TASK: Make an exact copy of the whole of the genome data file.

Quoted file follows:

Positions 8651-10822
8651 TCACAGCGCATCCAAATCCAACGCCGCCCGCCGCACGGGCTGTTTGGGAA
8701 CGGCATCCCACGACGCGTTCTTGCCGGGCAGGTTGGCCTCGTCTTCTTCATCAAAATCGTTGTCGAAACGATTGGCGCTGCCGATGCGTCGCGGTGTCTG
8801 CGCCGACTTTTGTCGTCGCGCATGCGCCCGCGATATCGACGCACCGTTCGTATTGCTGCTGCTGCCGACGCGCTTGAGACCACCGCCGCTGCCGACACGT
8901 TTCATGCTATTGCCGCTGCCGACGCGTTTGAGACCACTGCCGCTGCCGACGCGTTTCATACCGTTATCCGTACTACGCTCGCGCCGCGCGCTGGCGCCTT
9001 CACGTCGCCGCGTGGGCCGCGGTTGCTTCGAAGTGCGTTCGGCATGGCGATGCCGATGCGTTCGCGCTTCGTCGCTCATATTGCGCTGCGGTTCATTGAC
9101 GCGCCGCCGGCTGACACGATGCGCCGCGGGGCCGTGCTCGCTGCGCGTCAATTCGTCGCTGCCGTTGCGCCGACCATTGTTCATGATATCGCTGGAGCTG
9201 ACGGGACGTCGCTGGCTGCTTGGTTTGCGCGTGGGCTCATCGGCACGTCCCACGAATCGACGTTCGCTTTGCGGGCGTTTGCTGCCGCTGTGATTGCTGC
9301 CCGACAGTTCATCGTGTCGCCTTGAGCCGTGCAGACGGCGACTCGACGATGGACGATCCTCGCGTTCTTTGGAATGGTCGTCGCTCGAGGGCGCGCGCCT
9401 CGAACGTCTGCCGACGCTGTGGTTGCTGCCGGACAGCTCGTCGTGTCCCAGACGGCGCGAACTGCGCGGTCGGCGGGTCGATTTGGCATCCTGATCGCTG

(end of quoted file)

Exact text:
Positions 8651-10822
8651 TCACAGCGCATCCAAATCCAACGCCGCCCGCCGCACGGGCTGTTTGGGAA
8701 CGGCATCCCACGACGCGTTCTTGCCGGGCAGGTTGGCCTCGTCTTCTTCATCAAAATCGTTGTCGAAACGATTGGCGCTGCCGATGCGTCGCGGTGTCTG
8801 CGCCGACTTTTGTCGTCGCGCATGCGCCCGCGATATCGACGCACCGTTCGTATTGCTGCTGCTGCCGACGCGCTTGAGACCACCGCCGCTGCCGACACGT
8901 TTCATGCTATTGCCGCTGCCGACGCGTTTGAGACCACTGCCGCTGCCGACGCGTTTCATACCGTTATCCGTACTACGCTCGCGCCGCGCGCTGGCGCCTT
9001 CACGTCGCCGCGTGGGCCGCGGTTGCTTCGAAGTGCGTTCGGCATGGCGATGCCGATGCGTTCGCGCTTCGTCGCTCATATTGCGCTGCGGTTCATTGAC
9101 GCGCCGCCGGCTGACACGATGCGCCGCGGGGCCGTGCTCGCTGCGCGTCAATTCGTCGCTGCCGTTGCGCCGACCATTGTTCATGATATCGCTGGAGCTG
9201 ACGGGACGTCGCTGGCTGCTTGGTTTGCGCGTGGGCTCATCGGCACGTCCCACGAATCGACGTTCGCTTTGCGGGCGTTTGCTGCCGCTGTGATTGCTGC
9301 CCGACAGTTCATCGTGTCGCCTTGAGCCGTGCAGACGGCGACTCGACGATGGACGATCCTCGCGTTCTTTGGAATGGTCGTCGCTCGAGGGCGCGCGCCT
9401 CGAACGTCTGCCGACGCTGTGGTTGCTGCCGGACAGCTCGTCGTGTCCCAGACGGCGCGAACTGCGCGGTCGGCGGGTCGATTTGGCATCCTGATCGCTG